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Why energy journalism is so bad
Chris Nelder, SmartPlanet, CNN
One of the questions that plagues me constantly is, “Why is energy journalism so bad?” Most mainstream articles about energy will leave you horribly confused at best, or horribly misled at worst. Today I will try to teach you how to read reports on energy without getting lost.
The topic came up again last week when my colleague Christopher Mims pointed up a sharp discrepancy between three recent stories by Reuters, published between November 21 and 24.
... Let’s review a few of the common errors in energy journalism.
Uncritical acceptance of authority
Citing subject matter authorities is a necessary element of journalism, but so is casting a critical eye on what they say. Unfortunately, most journalists repeat what their selected authorities say verbatim, and rarely mention contrary views.
The main authority cited in nearly all articles about energy is Daniel Yergin, the Pulitzer-winning author of The Prize and an economist with the oil industry consultancy IHS CERA. Journalists love to quote Yergin. He always has an optimistic outlook on the future of oil, forecasting abundant supply and low prices. Editors love him too, and regularly grant him high-profile space in their publications (like this recent Wall Street Journal op-ed) to offer sunny pronouncements and spew invective on those who believe peak oil is a serious issue. The fact that his predictions have been continuously and badly wrong for the last decade straight doesn’t seem to phase them in the least, nor does his cozy (and well-paid) business relationship with oil companies. Hey, he won a Pulitzer, and is regularly described as “one of the world’s foremost energy authorities.” Good enough!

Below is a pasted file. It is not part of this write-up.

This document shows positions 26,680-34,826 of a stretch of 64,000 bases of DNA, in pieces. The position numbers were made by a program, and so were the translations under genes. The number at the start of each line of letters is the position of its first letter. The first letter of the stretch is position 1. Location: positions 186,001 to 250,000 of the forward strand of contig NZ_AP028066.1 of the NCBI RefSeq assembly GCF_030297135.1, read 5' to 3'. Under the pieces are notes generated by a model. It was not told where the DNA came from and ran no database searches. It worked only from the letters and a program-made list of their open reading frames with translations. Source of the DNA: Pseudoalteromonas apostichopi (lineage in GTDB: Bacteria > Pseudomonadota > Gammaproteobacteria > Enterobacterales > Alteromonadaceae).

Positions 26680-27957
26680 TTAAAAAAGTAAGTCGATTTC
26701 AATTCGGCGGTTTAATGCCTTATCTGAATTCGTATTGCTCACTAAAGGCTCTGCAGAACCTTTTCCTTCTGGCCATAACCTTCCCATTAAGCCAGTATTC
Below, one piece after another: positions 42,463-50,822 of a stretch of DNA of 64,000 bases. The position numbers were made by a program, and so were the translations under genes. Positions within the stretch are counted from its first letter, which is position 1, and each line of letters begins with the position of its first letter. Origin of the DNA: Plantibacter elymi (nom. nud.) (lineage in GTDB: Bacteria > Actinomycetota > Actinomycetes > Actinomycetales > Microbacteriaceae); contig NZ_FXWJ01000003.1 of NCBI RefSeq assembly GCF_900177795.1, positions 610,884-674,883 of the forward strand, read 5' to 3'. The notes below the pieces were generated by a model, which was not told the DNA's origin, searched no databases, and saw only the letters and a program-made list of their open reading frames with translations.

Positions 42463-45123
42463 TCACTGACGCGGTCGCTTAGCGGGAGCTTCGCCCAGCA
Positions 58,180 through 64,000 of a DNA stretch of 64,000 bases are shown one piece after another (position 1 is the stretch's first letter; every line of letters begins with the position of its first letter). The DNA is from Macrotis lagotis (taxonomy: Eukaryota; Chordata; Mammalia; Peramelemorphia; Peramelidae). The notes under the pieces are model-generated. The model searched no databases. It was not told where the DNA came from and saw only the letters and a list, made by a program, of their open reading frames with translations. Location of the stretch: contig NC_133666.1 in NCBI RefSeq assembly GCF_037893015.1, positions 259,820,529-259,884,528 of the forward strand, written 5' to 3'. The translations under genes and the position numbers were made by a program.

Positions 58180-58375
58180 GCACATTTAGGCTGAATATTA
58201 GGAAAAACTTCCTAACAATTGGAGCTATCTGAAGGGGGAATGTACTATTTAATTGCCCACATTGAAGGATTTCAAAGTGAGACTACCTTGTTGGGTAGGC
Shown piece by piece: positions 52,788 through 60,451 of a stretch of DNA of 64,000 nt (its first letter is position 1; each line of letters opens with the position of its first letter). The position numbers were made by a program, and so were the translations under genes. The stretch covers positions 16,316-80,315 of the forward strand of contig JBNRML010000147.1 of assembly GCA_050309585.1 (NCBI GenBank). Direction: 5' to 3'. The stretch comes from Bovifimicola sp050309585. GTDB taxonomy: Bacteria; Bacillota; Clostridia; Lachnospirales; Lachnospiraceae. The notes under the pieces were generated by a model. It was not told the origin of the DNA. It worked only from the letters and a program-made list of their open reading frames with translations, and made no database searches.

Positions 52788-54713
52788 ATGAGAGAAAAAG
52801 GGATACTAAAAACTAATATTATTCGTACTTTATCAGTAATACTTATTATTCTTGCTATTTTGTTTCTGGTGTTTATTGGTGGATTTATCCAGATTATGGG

Other authorities often cited are active traders and portfolio managers in the oil market, but it’s a rare day indeed when the authors bother to ask whether those authorities might just be “talking their books.”
... How to read energy journalism
I realize that this all may seem a bit wonky and hard to understand, so I’ll finish with a few words to the wise for the unwary reader.
1. Be skeptical. You will have to make up for the missing skepticism and curiosity of the journalists you’re reading. If the article is all sunshine and roses, and includes no caveats or alternative views, it will be more useful to you as fishwrap than information.
2. Discount the sources. If the cited authority represents the oil and gas industry, you should view their forecasts as propaganda, not truth. Particularly when the authority is from an OPEC producer. OPEC (like the IEA) is a fundamentally political organization, and everything they say in public has a political calculus behind it. For example, I read the unconventional oil optimism expressed by the Saudi official cited at the top of this piece as their way of jawboning down peak oil fears, and throwing analysts off the scent of a trail which leads to serious questions about whether Aramco can increase spare production capacity, and whether the world’s most productive oil field, Ghawar, has indeed gone into decline.
3. Do the math. If the numbers cited don’t add up, then you would be wise to question the validity of what you’re reading. Most of the time it’s simple arithmetic you can do in your head. More ambitious readers will want to bust out a spreadsheet and have a go at the details.